Postman tests and environment based assertions

I was wondering what would be a good approach for testing API output for different user roles (== different environments). For instance a request to endpoint #1 for role A (collection-role-a.json) should return true, but for role B (collection-role-b) I expect the same endpoint to return false.

Should I handle this with different collections (besides the different environments I already have) or are there other (better) ways?

BTW I’m pretty new to Postman testing, so maybe this is a no-brainer for most of you.

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@senser76

I’m by no means an expert when it comes to Postman, however I can say I periodically rework how my collections and environments play together. I do this as things change and when I find a better way of doing things. I used to have each of my different deploy environments (Dev, Int, QA, Beta, Prod, etc) setup with each having a separate Postman environment. This would probably be much the same way you are using environments for different roles.

As we change some of the ways our APIs work I started to move more towards having anything the environments share in common placed into the Postman global variables. Then I started splitting the different deploy environments into separate folders underneath a single collection. This way I only have a single Postman collection, environment variables and global variables file. This has been beneficial when using Newman to run at time of deploy. The individual environment folder gets called per deploy environment.

The more I use Postman the more I think “Why wasn’t I doing it this way from the beginning?” What was logical at one time might not be logical in the future as we learn from our mistakes and new ways of accomplishing goals get discovered.

My hope is others will chime in on your question so you and I can see how more than just I am using Postman.

Best of luck in your discoveries,
Mick

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If you define an environment variable to differentiate between your environments you could check in your test, which environment is being used and then test accordingly:

var env = pm.environment.get("env");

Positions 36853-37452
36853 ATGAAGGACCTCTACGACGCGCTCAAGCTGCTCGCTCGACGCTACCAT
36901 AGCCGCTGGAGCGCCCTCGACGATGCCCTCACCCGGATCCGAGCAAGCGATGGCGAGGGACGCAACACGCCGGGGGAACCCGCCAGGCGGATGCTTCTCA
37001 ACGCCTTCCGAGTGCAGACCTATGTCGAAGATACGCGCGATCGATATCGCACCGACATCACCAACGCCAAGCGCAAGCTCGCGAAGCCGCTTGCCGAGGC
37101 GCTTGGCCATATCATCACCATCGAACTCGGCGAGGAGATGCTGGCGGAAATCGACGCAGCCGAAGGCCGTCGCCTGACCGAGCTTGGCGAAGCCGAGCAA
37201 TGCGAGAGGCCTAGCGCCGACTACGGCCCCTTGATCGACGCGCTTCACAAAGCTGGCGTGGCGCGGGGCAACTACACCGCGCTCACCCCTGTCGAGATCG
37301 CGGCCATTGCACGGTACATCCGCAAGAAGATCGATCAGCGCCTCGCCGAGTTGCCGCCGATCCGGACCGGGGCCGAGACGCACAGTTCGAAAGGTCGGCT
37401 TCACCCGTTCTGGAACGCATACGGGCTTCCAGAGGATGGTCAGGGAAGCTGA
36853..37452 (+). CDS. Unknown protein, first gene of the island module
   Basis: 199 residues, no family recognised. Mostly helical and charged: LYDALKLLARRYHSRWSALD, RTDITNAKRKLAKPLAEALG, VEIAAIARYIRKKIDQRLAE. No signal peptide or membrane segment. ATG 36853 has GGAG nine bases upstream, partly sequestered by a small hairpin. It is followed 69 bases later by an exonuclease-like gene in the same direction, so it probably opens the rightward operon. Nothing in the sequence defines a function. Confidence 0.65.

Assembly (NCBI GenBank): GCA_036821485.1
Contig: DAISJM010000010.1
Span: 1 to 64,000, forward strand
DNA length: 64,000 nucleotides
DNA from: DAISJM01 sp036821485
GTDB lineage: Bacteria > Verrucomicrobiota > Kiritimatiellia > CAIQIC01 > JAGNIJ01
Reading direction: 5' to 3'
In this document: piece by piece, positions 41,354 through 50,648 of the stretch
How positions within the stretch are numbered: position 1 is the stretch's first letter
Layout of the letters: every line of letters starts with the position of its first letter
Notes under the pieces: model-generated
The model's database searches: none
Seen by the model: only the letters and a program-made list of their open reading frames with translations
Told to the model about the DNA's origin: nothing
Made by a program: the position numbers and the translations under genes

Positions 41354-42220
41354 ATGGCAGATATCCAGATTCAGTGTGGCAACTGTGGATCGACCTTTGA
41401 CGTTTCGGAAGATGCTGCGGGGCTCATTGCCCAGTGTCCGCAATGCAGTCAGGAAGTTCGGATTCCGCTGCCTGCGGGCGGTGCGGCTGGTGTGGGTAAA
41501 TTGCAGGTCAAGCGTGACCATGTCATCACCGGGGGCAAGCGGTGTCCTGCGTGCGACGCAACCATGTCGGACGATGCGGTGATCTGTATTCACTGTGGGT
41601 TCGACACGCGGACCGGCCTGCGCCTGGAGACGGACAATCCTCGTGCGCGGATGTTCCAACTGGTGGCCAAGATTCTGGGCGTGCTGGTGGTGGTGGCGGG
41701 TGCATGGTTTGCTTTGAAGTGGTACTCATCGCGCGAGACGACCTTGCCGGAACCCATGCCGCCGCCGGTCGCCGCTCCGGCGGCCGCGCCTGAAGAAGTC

if (env === "roleA") {
    // evaluate your test
} else {
    // evaluate your test
}
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Thanks @mick.mcbride and @tkloeber,

I guess the confusing part (at least from my perspective) is that unit tests have the test and its testcase integrated. In the case of Postman API testing, the test conditions are seperated from the actual test.

The suggestion @tkloeber makes, sounds pretty usable. Will experiment with it. I’m open to other suggestions of course.

Thanks again!

@senser76 I find it easier to keep all my variables in the 3 categories that postman has, it’s easier to build a mental map of what you’re testing:

  1. Global - values remain unchanged across environments and change less frequently (Api versions, auth_tokens etc)
  2. Environment - values change based on target (hostname, port number,
  3. Data - testing data that usually have a wide range of possibilities

In your case, i would think of user role as testing data. Because you would also want to test for junk values and the endpoint to return false. I would suggest using different data files with the same collection.

I also like @mick.mcbride idea of slicing different sub-folders to bring different context, so you could name the folder as ‘Expect role fails’ and ‘Expect role pass’. As far as you document that in the description of each subfolder and your team is comfortable to manage that consistency of test harness structure.

@harsh.parekh, thanks! Will definitely look into your suggestion!